Beta version of Abelite’s AT-Rite Tool based on Abelite Enhanced AOCV (EAOCV) method is based on post-processing PrimeTime timing reports and improving accuracy of derating by taking into account inter-clock correlation. It also, solves several of the above drawbacks of OCV/AOCV/LOCV such as un-uniformed cell delays in paths, complex cells, built-in margin, improving reports and summaries, etc.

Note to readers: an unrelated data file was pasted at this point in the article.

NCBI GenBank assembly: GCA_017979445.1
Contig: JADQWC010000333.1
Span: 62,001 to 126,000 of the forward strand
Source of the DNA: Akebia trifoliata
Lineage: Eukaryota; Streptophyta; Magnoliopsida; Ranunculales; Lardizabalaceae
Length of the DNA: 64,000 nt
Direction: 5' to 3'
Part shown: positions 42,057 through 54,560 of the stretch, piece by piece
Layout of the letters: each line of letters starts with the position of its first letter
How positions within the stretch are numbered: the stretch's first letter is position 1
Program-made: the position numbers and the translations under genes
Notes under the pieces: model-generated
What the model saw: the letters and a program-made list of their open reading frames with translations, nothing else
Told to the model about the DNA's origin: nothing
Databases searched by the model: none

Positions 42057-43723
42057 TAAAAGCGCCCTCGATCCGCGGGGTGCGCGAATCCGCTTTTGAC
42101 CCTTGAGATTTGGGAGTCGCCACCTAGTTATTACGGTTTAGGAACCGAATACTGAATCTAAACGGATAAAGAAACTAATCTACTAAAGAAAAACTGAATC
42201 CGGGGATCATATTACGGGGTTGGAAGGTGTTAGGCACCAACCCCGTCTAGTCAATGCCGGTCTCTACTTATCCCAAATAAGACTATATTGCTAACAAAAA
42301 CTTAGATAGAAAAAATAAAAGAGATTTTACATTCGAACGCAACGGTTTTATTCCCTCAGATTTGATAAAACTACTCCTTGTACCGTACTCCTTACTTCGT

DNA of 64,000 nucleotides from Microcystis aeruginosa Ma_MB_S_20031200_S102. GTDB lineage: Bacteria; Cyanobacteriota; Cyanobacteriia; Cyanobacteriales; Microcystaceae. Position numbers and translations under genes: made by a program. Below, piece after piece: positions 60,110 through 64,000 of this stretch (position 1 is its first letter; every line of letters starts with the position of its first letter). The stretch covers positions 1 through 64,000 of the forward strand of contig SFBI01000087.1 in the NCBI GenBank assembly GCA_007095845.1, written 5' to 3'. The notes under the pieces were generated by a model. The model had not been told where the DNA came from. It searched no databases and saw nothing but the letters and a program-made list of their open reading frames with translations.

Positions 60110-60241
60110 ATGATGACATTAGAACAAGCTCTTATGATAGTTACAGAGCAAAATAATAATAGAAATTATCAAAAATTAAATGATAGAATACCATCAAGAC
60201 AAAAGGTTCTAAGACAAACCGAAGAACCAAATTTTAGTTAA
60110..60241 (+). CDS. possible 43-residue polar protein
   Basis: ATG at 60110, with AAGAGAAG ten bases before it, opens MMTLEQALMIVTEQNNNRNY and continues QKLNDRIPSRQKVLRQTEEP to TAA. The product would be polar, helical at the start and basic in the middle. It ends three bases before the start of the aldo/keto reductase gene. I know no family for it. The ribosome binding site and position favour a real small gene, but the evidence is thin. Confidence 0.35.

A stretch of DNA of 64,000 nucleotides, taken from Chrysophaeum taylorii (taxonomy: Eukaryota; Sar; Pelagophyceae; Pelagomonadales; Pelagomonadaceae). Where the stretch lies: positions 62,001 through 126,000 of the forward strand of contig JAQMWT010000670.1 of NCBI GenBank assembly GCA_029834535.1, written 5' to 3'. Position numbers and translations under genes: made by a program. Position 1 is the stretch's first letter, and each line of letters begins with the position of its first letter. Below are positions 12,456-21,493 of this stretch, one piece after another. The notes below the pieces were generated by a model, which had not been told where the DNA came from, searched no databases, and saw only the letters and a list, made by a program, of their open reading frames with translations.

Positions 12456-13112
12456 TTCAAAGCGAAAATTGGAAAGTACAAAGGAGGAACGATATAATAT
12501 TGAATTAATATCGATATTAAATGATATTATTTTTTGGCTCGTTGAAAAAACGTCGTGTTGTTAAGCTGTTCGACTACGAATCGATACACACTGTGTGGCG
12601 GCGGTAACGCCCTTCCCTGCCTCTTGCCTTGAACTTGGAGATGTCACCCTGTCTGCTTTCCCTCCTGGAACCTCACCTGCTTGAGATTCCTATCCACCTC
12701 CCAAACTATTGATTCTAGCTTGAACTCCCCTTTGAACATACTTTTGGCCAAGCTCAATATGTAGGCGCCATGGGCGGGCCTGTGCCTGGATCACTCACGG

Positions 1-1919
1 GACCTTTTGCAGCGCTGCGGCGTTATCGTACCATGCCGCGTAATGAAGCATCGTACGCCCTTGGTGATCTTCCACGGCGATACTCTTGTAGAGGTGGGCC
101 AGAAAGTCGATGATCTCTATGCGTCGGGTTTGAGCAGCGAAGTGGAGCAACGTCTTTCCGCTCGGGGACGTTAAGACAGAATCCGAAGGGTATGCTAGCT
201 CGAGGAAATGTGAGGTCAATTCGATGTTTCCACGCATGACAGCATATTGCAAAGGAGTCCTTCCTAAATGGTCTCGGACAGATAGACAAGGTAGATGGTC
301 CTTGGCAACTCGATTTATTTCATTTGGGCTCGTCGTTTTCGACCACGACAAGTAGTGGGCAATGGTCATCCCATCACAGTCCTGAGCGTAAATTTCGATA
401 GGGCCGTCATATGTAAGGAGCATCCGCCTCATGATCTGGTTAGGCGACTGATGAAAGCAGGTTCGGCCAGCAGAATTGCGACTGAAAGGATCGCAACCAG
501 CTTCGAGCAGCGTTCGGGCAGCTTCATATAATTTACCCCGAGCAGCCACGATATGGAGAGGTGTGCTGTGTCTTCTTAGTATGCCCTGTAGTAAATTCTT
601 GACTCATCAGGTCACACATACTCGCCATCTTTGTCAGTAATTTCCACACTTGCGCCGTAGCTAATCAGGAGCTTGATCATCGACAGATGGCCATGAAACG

Much more powerful and advanced solution is Abelite’s AT-True tool that is also based on post-processing PrimeTime timing reports and it uses a novel pseudo-statistical timing engine that really makes a difference in quality of timing results. AT-True has drawbacks too. First, it requires additional input information about variations from different sources and these variations must be studied and characterized in advance. Second, it does not have perfect (accurate) solutions to some of the above issues, because some information is not present in PrimeTime report (like wire configuration or vias). But we know and understand these issues and provide approximate solutions or, at least, mitigate possible issues. What is even more important that AT-True provides adequate and accurate solutions for most of the above issues and, thus, it makes sure that the design will be safe and not over-margined and over-designed. You will see surprisingly smaller margins for most design paths while the tool will prevent failures for really critical and challenging paths. AT-True tool does not require changing your current design flow or tools, and is a complementary tool that may be run after PrimeTime STA. You will find a lot of bonus features in AT-True like statistical handling of crosstalk delays, finding additional PVT/RC corners needed for each path, handling designs with voltage domains, scaling delays to any PVT/RC corners, re-using SPEF file for different temperatures, managing risc, reduced size and better structured report, multiple summaries, etc.